Studies have shown that HMW HA could inhibit tumor invasion by inhibiting MMPs production and down-regulating invasion related pathways such as MAPK and Akt (Chang et al., 2012), while LMW HA may promote these invasion related pathways (West et al., 1985; Lam et al., 2014). We hypothesize that the significant decrease of motility in PDX cells in 500 kDa hydrogels is due to the down-regulation of invasion related pathways, induced by the local extracellular microenvironment. We observed endogenous HA production was significantly elevated without the presence of matrix-bound HA (-HA) (Figure 4A), consistent with previous studies reported by our group using immortalized cell lines that demonstrated soluble HA production was associated with increased GBM cell invasion (Chen et al., 2017). More interestingly, soluble HA production across the homologous series of hydrogels tested in this study (-HA, 10, 60, and 500 K) showed greatest endogenous HA production in hydrogels lacking matrix immobilized HA. However, endogenous production of HA was also sensitive to the molecular weight of matrix bound HA, with greater endogenous HA production seen with increasing molecular weight of bound HA. This trend of increasing soluble HA production with increasing molecular weight of matrix-bound HA may be associated to an adaptation required to mobilize matrix bound HA for invasion. The local microenvironment is constantly remodeled, with HA present in culture media suggesting a combination of cell secreted HA in addition to the products of degradation of matrix-bound HA as cells evolve into the hydrogel. The distribution of molecular weights suggests a higher concentration of low molecular weight HA in 10 and 60 K matrices may be associated to increased motility (Figure 4B).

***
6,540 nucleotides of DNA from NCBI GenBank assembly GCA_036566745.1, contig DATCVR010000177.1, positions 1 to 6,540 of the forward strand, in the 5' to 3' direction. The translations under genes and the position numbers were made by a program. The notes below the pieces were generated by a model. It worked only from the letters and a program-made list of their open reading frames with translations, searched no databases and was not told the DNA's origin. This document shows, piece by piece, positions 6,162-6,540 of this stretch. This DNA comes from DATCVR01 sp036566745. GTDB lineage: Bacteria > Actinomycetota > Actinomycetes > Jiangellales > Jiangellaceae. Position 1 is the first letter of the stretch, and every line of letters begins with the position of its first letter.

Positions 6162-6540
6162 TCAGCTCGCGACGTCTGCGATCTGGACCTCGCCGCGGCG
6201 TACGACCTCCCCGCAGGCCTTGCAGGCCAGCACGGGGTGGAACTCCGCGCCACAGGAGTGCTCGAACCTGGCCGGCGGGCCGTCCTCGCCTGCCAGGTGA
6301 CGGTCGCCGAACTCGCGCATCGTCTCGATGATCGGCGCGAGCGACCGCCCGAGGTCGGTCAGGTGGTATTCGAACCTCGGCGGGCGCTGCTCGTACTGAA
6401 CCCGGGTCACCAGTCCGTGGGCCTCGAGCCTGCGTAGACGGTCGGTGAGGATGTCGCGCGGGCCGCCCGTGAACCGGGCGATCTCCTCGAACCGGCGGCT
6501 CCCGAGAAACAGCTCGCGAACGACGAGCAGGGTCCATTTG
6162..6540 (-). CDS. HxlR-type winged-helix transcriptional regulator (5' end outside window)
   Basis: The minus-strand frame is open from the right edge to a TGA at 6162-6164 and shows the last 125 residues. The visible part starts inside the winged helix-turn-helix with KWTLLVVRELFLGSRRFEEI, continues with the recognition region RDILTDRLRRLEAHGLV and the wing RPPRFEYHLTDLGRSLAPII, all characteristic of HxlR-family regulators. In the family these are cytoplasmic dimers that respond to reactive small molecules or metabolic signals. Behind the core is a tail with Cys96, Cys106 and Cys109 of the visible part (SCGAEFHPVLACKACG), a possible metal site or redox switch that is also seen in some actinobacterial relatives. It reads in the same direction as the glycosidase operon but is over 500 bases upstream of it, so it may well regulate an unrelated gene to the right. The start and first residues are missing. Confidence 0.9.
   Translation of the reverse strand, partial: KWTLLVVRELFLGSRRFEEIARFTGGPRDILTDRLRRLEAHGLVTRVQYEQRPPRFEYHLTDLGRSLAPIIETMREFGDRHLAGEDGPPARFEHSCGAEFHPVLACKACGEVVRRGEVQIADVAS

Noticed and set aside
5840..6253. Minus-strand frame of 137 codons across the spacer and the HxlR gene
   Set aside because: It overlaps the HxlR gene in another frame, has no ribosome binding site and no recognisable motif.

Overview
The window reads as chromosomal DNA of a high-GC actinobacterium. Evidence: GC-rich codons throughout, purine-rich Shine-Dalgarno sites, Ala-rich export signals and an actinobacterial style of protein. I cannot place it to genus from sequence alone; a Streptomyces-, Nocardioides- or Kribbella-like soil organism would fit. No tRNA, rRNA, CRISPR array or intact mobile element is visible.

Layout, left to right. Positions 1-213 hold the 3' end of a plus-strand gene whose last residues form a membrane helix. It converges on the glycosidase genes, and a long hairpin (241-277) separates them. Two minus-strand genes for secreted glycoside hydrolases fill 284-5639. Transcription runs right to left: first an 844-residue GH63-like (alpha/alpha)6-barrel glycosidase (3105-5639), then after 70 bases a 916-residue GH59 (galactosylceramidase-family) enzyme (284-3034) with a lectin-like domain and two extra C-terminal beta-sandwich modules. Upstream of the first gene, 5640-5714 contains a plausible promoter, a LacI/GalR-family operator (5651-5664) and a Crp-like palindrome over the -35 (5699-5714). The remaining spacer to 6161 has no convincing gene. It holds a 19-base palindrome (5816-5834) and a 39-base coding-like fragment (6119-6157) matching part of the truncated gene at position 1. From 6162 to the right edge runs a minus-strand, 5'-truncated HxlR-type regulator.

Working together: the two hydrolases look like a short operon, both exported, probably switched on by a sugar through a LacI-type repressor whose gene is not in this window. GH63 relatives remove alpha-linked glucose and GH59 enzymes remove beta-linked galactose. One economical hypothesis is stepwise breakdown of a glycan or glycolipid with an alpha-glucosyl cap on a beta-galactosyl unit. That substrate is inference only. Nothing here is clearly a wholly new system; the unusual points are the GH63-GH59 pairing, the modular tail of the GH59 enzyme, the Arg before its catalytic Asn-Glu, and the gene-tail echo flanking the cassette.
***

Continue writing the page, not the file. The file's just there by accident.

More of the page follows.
Many studies have shown that the levels of HAS correlate with breast and colon cancer malignancy and patient prognosis (Bullard et al., 2003; Auvinen et al., 2014). Inhibition of HAS has been used as an alternative therapeutic strategy using mRNA silencing HAS or HAS-targeting drugs (e.g., 4-Methylubelliferone) (Nakamura et al., 1997; Li et al., 2007; Nagy et al., 2015). While some studies suggest addition of HYAL into chemotherapy efficiently improves the patient prognosis (Baumgartner et al., 1998; Klocker et al., 1998; Stern, 2008), others show HYAL levels are correlated with cancer malignancy and invasiveness in breast, prostate and bladder cancers (Lokeshwar et al., 1996, 2005; Madan et al., 1999; Stern, 2008). While we observe no significant across-the-board trends in HAS and HYAL proteins levels as a function of matrix immobilized HA, GBM cells in hydrogels containing the highest molecular weight HA (500 kDa) show overall a higher expression of all HAS and HYAL families compared to the rest. However, these results did not directly correlate with the GBM invasiveness as for what we observed. While HAS and HYAL both play a key role in tumor progression and invasiveness, the dynamic balance might be more crucial instead of one over the other, suggesting opportunities for future studies using an expanded library of patient-derived GBM specimens using this homologous series of GelMA hydrogels.

High production of HA is normally associated with tumor progression, although overly high levels of hyaluronic acid secretion may lead to an opposite behavior (Itano et al., 2004). Moreover, in gliomas, this HA associated tumor progression only occurs if hyaluronan is expressed simultaneously with HAS (Enegd et al., 2002). Therefore, studies suggest that HA turnover is required for the increase of HA associated GBM tumor malignancy. Additionally, the relative contribution of matrix-bonded and cell produced HA increases this complexity. Therefore, a feedback mechanism between stromal and produced HA has been drafted for epithelial cancers (Koyama et al., 2007) but is still unexplored in glioblastoma. In this study, using an ex vivo biomaterial model, we show how the dynamic interplay between extracellular matrix associated and cell produced HA affects GBM cell behavior. Further ongoing research may allow identification of alternative antitumor treatments in the context of the GBM microenvironment.